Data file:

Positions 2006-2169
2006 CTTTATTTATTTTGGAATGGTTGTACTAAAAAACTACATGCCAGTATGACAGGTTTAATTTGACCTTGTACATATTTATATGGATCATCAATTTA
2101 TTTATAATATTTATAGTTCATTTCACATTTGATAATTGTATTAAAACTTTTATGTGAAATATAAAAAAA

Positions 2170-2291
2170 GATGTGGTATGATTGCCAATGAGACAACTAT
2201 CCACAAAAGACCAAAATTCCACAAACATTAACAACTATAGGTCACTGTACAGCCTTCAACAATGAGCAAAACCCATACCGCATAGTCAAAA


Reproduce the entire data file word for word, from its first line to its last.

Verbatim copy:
Positions 2006-2169
2006 CTTTATTTATTTTGGAATGGTTGTACTAAAAAACTACATGCCAGTATGACAGGTTTAATTTGACCTTGTACATATTTATATGGATCATCAATTTA
2101 TTTATAATATTTATAGTTCATTTCACATTTGATAATTGTATTAAAACTTTTATGTGAAATATAAAAAAA

Positions 2170-2291
2170 GATGTGGTATGATTGCCAATGAGACAACTAT
2201 CCACAAAAGACCAAAATTCCACAAACATTAACAACTATAGGTCACTGTACAGCCTTCAACAATGAGCAAAACCCATACCGCATAGTCAAAA